Student ambassadors tell URI nursing story with excitement, warmth

Posted on
KINGSTON, R.I. – March 21, 2011 – In classrooms and clinical settings, University of Rhode Island nursing students learn about the latest in patient care, infection control, pain management, public health and other critical components of health care.

Outside the classroom, 11 nursing students are learning leadership, public relations, sales and communication skills as members of the Nursing Ambassadors.

“These energetic and talented nursing students represent the College at University open houses, welcome days, lectures and special donor and stewardship programs,” said Michaela Mooney, interim assistant dean of the College of Nursing.

This weekend, they will be volunteering at the College’s 65th anniversary celebration, Denim N’ Diamonds, at the Newport Marriott and soon they will be calling accepted students to welcome them to URI and its College of Nursing.

“We had nine students at each University Open House, and they were so welcoming and warm,” Mooney said. “Our students and the connections they make with prospective students and their families are the best way to market the College.”

While Mooney said she is in the process of revamping the process, the basic goal of the program will remain—recruiting enthusiastic nursing students to help promote the College while at the same time giving the students valuable experience.

Starting in their sophomore year, nursing students may apply to be a volunteer member of the group. If they stay with the program as juniors and seniors, they can earn one community service credit each year. During their training, the ambassadors are told to answer questions honestly so that visitors have an accurate perception of URI and the nursing program.

“I remember seeing and talking with students from the College when I came to visit,” said junior ambassador Amber Zebe of Colts Neck, N.J. “They made me feel so welcome, and they were so helpful. Then, when I was a sophomore, two upper-class women came to recruit for the ambassadors, and I remember how I looked up to them and how they helped me when I first came to URI. Now when I do phonathons to call our accepted students, they and their parents are very impressed with my knowledge of URI and the nursing program.”

Senior ambassador Frances Wright of Groton, Conn., said the personal touch by the nursing students heavily influenced her decision to come to URI.

“I applied to Quinnipiac and UMass, but neither school had a nursing student contact me,” Wright said. “The call from URI was so nice. We had a great chat, and I think a bond developed quickly.”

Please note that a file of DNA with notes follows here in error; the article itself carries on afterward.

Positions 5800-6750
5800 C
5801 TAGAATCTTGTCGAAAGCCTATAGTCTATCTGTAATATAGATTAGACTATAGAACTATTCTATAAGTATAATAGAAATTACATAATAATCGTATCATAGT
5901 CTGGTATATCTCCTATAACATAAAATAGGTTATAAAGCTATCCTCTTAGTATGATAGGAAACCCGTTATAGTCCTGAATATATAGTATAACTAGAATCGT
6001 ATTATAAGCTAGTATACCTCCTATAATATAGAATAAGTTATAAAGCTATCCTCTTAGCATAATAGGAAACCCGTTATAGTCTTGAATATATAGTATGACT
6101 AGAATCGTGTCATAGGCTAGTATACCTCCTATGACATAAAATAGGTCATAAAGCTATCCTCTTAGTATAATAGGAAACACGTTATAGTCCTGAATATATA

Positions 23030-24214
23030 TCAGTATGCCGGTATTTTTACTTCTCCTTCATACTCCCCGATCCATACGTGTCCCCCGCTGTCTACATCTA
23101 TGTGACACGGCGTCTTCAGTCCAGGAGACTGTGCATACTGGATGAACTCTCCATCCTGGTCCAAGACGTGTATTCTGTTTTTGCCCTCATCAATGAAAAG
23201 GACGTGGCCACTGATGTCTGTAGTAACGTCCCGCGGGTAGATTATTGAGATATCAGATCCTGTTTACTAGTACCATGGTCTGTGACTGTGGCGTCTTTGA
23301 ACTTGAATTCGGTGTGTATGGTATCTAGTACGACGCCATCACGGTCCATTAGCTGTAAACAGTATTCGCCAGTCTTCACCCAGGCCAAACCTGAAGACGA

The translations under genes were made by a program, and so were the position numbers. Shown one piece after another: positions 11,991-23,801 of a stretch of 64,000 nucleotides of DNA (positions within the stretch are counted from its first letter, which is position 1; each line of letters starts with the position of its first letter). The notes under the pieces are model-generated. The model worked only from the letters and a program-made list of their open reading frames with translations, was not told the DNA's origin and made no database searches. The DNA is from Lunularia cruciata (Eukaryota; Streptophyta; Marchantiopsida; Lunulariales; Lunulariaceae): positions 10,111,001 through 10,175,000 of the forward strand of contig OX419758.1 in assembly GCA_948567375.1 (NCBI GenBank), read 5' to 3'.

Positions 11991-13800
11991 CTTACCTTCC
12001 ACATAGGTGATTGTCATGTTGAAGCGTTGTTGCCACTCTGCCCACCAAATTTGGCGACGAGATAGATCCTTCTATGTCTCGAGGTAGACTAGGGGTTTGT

Junior ambassador Allison Regan of Babylon, N.Y., said prospective students and their parents express worries that they won’t have a social life at URI with such a demanding major.

“I tell them we work hard and get our work done, but we also have time to have fun and get together outside of class,” Regan said.

The ambassadors were unanimous in their support of the URI learning communities set up for them in Peck and Hutchinson residence halls. Learning communities are made up of students in a common major who reside in the same residence hall or halls. By putting students pursuing the same majors in the same residence halls, students are more apt to form informal study groups and strong social bonds, both of which have been linked student success and retention.

At first, Alyssa Marquez of Lincoln was not in a nursing learning community.

“I found myself always walking to Peck to study and meet with my nursing friends,” Marquez said. “A lot of parents worry about their kids adjusting, but in the learning communities, you make friends quickly with other nursing students because we all have the same worries and demands. When we’re all studying together in our pajamas and laughing, it makes the hard work that much easier.”

Liz Falk, a senior nursing student from Clinton, Conn., said the ability to talk to people when they are anxious about starting their nursing careers at URI is good practice for working as health care professionals.

“We are all going to need good communication skills to talk with patients and family members about difficult health issues. We have to be prepared to talk with parents in a pediatric intensive care unit.”

Other ambassadors are: sophomore Meghan Costa of Cumberland, junior Kathryn Paquin of Johnston, junior Nicole Smith of Charlton, Mass., sophomore Simone Tessier of Cranston and sophomore Brenna Walsh of Salem, N.H.

Pictured above

AMBASSADORS FOR NURSING: University of Rhode Island Nursing Ambassadors pause for a photo during a recent meeting. Seated from left are Liz Falk of Clinton, Conn., Brenna Walsh of Salem, N.H., Simone Tessier of Cranston and Amber Zebe of Colts Neck, N.J. Standing from left are: Frances Wright of Groton, Conn., Nicole Smith of Charlton, Mass., Allison Regan of Babylon, N.Y., Meghan Costa of Cumberland, Alyssa Marquez of Lincoln, Casey Holden of Winthrop, Mass. and Kathryn Paquin of Johnston.

MAKING A POINT: Amber Zebe of Colts Neck, N.J., right, talks about her experiences as a URI Nursing Ambassador while fellow ambassador Simone Tessier of Cranston, listens.

URI Department of Communications & Marketing photos by Michael Salerno Photography.